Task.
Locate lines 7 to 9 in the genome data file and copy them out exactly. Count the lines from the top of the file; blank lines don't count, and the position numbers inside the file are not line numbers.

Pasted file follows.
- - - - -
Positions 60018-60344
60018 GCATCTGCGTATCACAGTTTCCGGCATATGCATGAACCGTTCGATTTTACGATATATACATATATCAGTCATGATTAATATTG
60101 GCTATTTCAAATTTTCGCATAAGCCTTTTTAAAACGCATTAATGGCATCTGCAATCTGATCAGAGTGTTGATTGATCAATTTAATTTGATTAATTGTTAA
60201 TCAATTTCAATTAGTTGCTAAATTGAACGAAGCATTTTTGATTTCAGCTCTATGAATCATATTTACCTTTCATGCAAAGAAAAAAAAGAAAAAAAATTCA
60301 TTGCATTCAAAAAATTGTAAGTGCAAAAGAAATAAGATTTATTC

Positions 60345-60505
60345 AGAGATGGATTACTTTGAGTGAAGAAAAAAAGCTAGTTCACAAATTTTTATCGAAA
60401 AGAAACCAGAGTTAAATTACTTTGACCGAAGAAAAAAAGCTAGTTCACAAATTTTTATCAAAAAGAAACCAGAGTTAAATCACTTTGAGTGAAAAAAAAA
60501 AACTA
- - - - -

60345 AGAGATGGATTACTTTGAGTGAAGAAAAAAAGCTAGTTCACAAATTTTTATCGAAA
60401 AGAAACCAGAGTTAAATTACTTTGACCGAAGAAAAAAAGCTAGTTCACAAATTTTTATCAAAAAGAAACCAGAGTTAAATCACTTTGAGTGAAAAAAAAA
60501 AACTA